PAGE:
Fingerprint sensors are now widespread across a range of mobile devices, and the technology that was cutting-edge only a year or two ago is now considered standard fare. Meanwhile, new biometric modalities are starting to come to the fore, with Samsung looking to pioneer iris and facial recognition in its newest devices. But all that doesn’t mean mobile fingerprint sensor innovation is dead in its tracks. So what’s next?
One key area that is still being explored is liveness detection. While a great many mobile devices feature fingerprint sensors, some are more susceptible to fake fingerprints than others, and there’s a growing awareness of the need to ensure that false fingerprint credentials can’t be used to gain access to such devices. That’s why Precise Biometrics recently acquired liveness detection specialist NexID, and why in its newly published Annual Report it said the acquisition “reinforces Precise Biometrics’ competitive strength”.
Liveness isn’t the only issue, though. A joint team of researchers from NYU and MSU recently suggested that a synthetic fingerprint featuring common biometric characteristics could be used to fool smartphone sensors at a rate considerably greater than chance, thanks largely to mobile sensors’ heavy reliance on partial, rather than full, fingerprints. While that points to the need for multimodal and multi-factor authentication, it also highlights how more robust fingerprint recognition, perhaps with the aid of 3D imaging, can further enhance the appeal of mobile fingerprint scanning.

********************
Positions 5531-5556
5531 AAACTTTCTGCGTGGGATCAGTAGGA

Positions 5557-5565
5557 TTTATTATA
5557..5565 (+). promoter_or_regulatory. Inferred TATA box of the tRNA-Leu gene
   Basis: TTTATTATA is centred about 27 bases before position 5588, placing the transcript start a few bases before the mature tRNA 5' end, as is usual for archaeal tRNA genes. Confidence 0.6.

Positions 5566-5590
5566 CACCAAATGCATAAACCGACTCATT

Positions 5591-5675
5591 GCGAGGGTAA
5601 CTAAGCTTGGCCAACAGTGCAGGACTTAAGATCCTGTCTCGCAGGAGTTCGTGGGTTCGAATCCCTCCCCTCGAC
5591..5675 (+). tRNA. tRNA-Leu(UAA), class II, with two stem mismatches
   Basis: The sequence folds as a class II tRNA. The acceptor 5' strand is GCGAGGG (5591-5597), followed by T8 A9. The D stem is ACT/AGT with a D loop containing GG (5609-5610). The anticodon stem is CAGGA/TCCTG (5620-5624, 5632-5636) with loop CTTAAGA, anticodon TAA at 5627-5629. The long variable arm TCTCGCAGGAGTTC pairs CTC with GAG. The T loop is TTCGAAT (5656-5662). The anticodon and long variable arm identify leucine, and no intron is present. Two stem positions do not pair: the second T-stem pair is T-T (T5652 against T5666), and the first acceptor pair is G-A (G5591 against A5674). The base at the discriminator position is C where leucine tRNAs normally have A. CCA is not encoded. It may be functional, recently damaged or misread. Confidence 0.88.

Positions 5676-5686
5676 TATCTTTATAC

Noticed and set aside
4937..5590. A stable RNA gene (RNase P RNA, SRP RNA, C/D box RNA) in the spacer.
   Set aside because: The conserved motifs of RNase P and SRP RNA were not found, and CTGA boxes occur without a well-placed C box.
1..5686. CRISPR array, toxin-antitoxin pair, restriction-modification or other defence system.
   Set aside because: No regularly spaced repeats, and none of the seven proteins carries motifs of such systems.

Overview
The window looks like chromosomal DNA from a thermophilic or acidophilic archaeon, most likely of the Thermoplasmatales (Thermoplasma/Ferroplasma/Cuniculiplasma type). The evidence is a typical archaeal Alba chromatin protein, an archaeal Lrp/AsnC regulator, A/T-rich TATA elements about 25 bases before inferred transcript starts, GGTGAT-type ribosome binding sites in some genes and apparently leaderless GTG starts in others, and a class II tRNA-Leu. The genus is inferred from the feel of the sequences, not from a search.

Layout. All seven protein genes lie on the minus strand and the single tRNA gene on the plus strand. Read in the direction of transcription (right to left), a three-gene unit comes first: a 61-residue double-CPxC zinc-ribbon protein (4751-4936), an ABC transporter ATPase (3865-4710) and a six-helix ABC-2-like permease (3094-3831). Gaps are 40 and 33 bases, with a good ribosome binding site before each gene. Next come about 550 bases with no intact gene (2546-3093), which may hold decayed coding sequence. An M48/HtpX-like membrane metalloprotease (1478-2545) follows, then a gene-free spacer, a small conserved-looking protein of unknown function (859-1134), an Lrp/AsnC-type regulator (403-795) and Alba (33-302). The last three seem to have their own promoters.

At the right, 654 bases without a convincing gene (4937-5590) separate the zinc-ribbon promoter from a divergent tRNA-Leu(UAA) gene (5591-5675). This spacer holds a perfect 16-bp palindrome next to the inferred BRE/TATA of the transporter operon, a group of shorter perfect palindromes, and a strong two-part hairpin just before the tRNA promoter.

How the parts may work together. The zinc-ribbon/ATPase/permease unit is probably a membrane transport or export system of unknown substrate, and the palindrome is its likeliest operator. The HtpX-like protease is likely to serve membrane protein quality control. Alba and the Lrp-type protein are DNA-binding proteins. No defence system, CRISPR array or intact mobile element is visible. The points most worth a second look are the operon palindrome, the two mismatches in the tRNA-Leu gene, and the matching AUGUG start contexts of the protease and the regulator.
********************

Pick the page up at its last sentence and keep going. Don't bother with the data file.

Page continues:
The biggest question about what’s next for mobile fingerprint sensors, however, may be where to put them. Mobile makers are increasingly desperate to free up space on the front of their devices so that they can implement full-size displays, and in many cases that means getting fingerprint sensors out of the way. Samsung, for example, put the fingerprint sensor of its new Galaxy S8 device on its backside, perhaps aiming to focus on the biometric authentication enabled by the smartphone’s facial and iris recognition.
But other companies are looking to put the fingerprint sensor into the display itself. At this year’s Mobile World Congress, Goodix announced the world’s first in-display fingerprint sensor, though it hasn’t yet been deployed in a smartphone; and CrucialTec just announced that it has won a patent for a fingerprint sensor that it says can easily and cheaply be embedded into a smartphone display without much disruption to existing production processes. Meanwhile, Apple is thought to be working hard to bring its Touch ID fingerprint sensor system into the display of the iPhone 8, a goal that is so far proving to be a major hurdle in the production process, according to a recent report.
Apple’s difficulty aside, this seems to be the future of mobile fingerprint scanning. The technology is standard issue; now it needs to get more discerning, more accurate, and into the screen.
April 13, 2017 – by Alex Perala